UCL Institute for Global Prosperity


Equality, Diversity & Inclusion events and training

Information on the events and training developed by, and available at the IGP

Two female students work together on their laptops

Bespoke EDI sessions

In November 2023, the IGP ran bespoke informative sessions for incoming students on Equality, Diversity, and Inclusion. These sessions provided our students with a baseline understanding of what we expect from interactions among themselves and towards staff in the academic and working environment. Amanda Pearce (Programme Administrator and Student Wellbeing & Support Officer) describes how she created and ran the sessions: 

"I was surprised when I came to UCL – first as a student and then as a member of staff – how much focus there was on student wellbeing and ensuring everyone had an equitable experience. I had mentioned in my interview how I was interested in bringing EDII to the role, citing books like Taking Up Space by Chelsea Kwakye and Ore Ogunbiyi as inspiration.

IGP Institute Manager, Yukiko Fujimoto, was very supportive in offering me the role of Co-EDII Lead. My first big project was to arrange EDII Sessions for the students and I took a chance and asked if the department would be happy to have me create the materials and lead the sessions, which they did! I set about making a presentation, which covered all the topics I thought were important, such as Unconscious Bias, Microaggressions, and Intersectionality, highlighting all the fantastic thinkers behind the concepts. This was particularly valuable, I felt, because the names of many great female academics/academics of colour get forgotten by history, even though they have contributed concepts many of us are familiar with.  

Then I offered up real-world scenarios and asked the students to comment on how they would tackle these, bearing in mind the principles we had just learnt about. We did the same session three times with different groups, and I was surprised each week by how different the responses and questions were. This has been a great learning opportunity for me, and I am very glad to work in a department, which is so encouraging and supportive of my growth."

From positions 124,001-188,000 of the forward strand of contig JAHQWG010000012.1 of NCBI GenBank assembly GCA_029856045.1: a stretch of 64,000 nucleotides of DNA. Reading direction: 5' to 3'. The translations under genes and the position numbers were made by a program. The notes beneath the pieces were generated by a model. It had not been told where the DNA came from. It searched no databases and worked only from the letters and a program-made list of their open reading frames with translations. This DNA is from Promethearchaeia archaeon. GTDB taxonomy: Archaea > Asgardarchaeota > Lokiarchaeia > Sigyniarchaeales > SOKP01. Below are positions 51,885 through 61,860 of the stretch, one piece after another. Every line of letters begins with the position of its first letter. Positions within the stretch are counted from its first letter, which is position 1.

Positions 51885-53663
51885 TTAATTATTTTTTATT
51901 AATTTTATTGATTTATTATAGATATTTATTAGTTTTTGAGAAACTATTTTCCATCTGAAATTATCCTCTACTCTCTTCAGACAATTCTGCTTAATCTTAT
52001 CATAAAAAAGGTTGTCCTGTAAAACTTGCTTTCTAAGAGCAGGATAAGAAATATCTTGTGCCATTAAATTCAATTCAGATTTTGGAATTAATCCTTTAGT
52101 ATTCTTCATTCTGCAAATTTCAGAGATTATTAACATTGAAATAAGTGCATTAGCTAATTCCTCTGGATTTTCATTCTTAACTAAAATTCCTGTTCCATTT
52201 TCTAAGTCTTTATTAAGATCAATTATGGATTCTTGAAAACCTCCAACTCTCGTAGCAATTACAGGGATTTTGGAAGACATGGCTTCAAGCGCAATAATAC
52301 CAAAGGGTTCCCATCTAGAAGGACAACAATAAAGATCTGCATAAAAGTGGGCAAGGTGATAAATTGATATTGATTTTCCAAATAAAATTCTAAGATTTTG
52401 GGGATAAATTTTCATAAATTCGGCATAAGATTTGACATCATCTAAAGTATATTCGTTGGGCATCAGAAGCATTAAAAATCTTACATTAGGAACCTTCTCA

Thanks to Amanda for a great session with a comfortable, not forcing atmosphere for interaction. The examples provided were excellent, easily relatable to both student life and life in general.

Going forward, we intend to integrate these sessions into an even more ambitious EDII project next year.

Active Bystander training

IGP students are enrolled on Active Bystander training, organized by the UCL Student Union. This is taken at the beginning of the academic year. 

The programme aims to train students to recognise and challenge problematic behaviours, such as bullying, harassment and sexual misconduct both on- and off-campus. The programme is part of our journey towards social and cultural change and compliments other initiatives across the Students' Union and UCL, such as UCL's Respect and Inclusion module or sexual harassment training provided for clubs and societies by the Union.

The programme was originally launched as part of the Full Stop Campaign, which called for the UCL community to come together and say no to bullying, harassment and sexual misconduct. We recognise that to prevent these behaviours, we must address them as a community in which each member can do their part to challenge bullying, harassment and sexual violence. 

Read more on the Students' Union website 

Where do you draw the line? Training

All IGP staff are encouraged to take the Harrassment Prevention Training ‘Where do you Draw the Line?’. 

The training begins with the proposition that harassment in contemporary academia is more commonplace and widespread than we would like to admit. Harassment is not always overt and can often be nuanced and coded. For example, harassment may be ambiguous and indirect, taking the form of 'harmless' insinuations and subtly inappropriate behaviour that is accepted as the cultural norm within a department or research group.

Underestimating the impact of harassment not only affects the wellbeing of individuals and their advancement in academia, it can be damaging to wider morale, performance, attrition rates and institutional reputations. 

Read more on the UCL EDI webpages

Events and resources